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« Goodies | Main | Sex Differences »

July 09, 2004

Not-Boomer Boomers

Dear Vanessa --

Greg Ransom (here) points out a good WSJ story by Jeff Zaslow here. It's about how little many late Boomers feel they have in common with older Boomers. Not every Boomer went to Woodstock, trashed the Dean's office, and then snagged a superfab job, y'know. Virginia Postrel comments approvingly here.

Hey, wait a minute, I blogged about this phenomenon back in April, here.



posted by Michael at July 9, 2004


Douglas Copeland wrote a novel about this phenomenon that was published in 1991. The title of the book was "Generation X: Tales for an Accerated Culture". In doing to he of course coined the expresion "Generation X". The interesting thing about it, is that if you look carefully at the dates of Copeland, the characters, and when the book is set, the people he was writing about (as disaffected and without the certainties of people who had come along a few years earlier) were actually those born between about 1960 and 1964, that is the final years of the baby boom. The book is actually about this very difference between early and late boomers that you are talking about, but people seldom seem to realise this.

However, the term "Generation X" is generally used to refer to that generation born between about 1965 and 1973, which is essentially the period immediately before the boomers themselves started having children in large numbers. (Children born in that time generally have parents who were born either just before or during the war - I am one of these). Maybe this misuse of the term is because it takes a while between writing a book and it filtering into popular culture, so readers thought it was about people who were the age of the characters when they were reading the book, or because there wasn't a name for the generation born between 1965 and 1973, and this was a good name. Or something.

Posted by: Michael Jennings on July 10, 2004 8:37 AM

Michael -- That's fascinating, thanks, I had no idea Coupland was writing about superlate Boomers. Funny the way these labels migrate around a bit before settling down. My own personal gripe with the official Boomers goes back a bit further. I was born in late '53, and even so I never identified with the mainstream, or at least the media-image, Boomers, all of whom were five or so years older than I was. I didn't get to college, for instance, until '72, by which time all the '60s carrying-on was over -- it was like arriving in town after the parade or the circus had gone through and left, or maybe showing up too late and the party was already over. And when I got out in the world in the late '70s, the economy was in the toilet -- actually in the worst shape it had been in since WW2. (The Wife and FvBlowhard are my age and had the same after-the-parade-went-by experiences.) So, whatever jollies we had in our own right, there was a feeling that we were stuck cleaning up after the bigger kids and then got no recognition for it. And then, of course, went on to get categorized (and castigated) as spoiled self-centered jerks who'd burned up the capital and ruined everyone else's fun and chances. But, since we've had to shrug off these kinds of indiginities right from the outset, no biggie, I guess.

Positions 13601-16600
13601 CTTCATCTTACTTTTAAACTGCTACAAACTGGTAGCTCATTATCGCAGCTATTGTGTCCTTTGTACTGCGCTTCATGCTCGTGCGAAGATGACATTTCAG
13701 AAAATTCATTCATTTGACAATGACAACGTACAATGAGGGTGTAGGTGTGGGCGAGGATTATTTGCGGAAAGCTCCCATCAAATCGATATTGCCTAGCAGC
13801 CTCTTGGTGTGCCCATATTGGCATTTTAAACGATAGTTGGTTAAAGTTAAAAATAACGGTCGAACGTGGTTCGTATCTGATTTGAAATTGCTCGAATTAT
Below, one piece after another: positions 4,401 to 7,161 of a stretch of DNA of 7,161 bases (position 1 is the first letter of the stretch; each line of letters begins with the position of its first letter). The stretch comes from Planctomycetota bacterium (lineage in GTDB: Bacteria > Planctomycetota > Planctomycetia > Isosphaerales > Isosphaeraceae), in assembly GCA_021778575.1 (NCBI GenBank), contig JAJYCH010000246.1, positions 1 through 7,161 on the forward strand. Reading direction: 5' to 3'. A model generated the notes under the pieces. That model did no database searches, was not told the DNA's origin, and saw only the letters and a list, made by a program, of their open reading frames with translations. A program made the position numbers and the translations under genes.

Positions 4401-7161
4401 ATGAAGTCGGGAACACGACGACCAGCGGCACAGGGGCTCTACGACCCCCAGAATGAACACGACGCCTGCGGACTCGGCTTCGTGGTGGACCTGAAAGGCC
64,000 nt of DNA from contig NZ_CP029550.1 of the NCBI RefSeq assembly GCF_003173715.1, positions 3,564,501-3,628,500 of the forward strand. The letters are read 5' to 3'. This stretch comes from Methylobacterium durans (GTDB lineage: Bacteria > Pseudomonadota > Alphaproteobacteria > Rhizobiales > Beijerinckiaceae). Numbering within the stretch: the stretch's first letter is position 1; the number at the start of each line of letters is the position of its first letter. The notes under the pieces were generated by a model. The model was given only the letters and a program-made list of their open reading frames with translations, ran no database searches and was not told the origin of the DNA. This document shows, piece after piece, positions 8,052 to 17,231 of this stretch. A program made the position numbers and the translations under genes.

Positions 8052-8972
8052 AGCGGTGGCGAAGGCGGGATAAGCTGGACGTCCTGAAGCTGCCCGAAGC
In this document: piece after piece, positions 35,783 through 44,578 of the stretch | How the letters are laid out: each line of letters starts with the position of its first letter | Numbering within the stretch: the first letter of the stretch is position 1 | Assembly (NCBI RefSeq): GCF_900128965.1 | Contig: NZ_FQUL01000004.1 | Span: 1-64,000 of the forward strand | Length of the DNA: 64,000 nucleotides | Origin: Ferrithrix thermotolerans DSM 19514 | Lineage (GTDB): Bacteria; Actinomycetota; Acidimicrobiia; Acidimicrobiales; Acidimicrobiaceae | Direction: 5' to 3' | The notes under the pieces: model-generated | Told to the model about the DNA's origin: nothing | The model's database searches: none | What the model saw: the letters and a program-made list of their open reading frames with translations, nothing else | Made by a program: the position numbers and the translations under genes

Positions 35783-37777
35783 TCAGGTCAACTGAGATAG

Posted by: Michael Blowhard on July 10, 2004 11:21 AM

" was like arriving in town after the parade or the circus had gone through..."

This is the essence of my reaction to the boomers (first wave).

They were such a huge cohort, so raucous, so suburban sloppy, so uninflected broad vulgar coarse that....
That what? That everything else was pushed out of the room.

Totally unfair broad brush indictment. But what the hey

Posted by: ricpic on July 10, 2004 12:13 PM

Yeah, as I just saw pointed out recently (here?), the "Greatest Generation" realllllllly sucked at raising kids. They thought that they were all that and a bad of chips and could do no wrong. But it turns out that they were insecure, and wanted the Nanny State to enforce their will upon their children when they got VERY out of hand (the 60's).

I guess if you want to defeat blindly obeying masses (Hitler), then maybe the same is appropriate on the other side. My grandmother (parent of my solidly 'early boomer' mom) didn't really 'get it' that NOT everything you read in the paper is true until the frickin' 90's. Very very black and white view of the world. Greatest at being good little ants maybe, but not much else. Not that letting Hitler run wild would have been good, but good ole Uncle Joe Stalin had ALREADY killed more of his own people than Hitler later killed Jews, and we gave the journalistic cover-up artists who papered over those purges and famines in the 30's Pulitzers and suchnot.

But maybe consider yourselves lucky to be late Boomers, you got to see the immediate aftermath of what the early boomers wrought, and hence didn't have nearly so many illusions about things as them. Or so I'd hope! (yourself and FvB seem to have gotten that out of 'missing the party'!)

Posted by: David Mercer on July 10, 2004 10:22 PM

Ricpic -- If this blog ain't The Dept of Overgeneralizations, I don't know what it is.

David -- I wonder if there's a "bad parenting" gene that's getting passed down (maybe in lieu of a good upbringing) from gen to gen ...

Posted by: Michael Blowhard on July 12, 2004 6:29 PM

I don't think so Michael, else why would it get passed down?

I think it's largely cultural, and stems from attempts to have everything 'perfect'. Isn't that the 1950's ideal, that 'perfect' house, wife, kids, etc?

Posted by: Davd Mercer on July 15, 2004 9:14 PM

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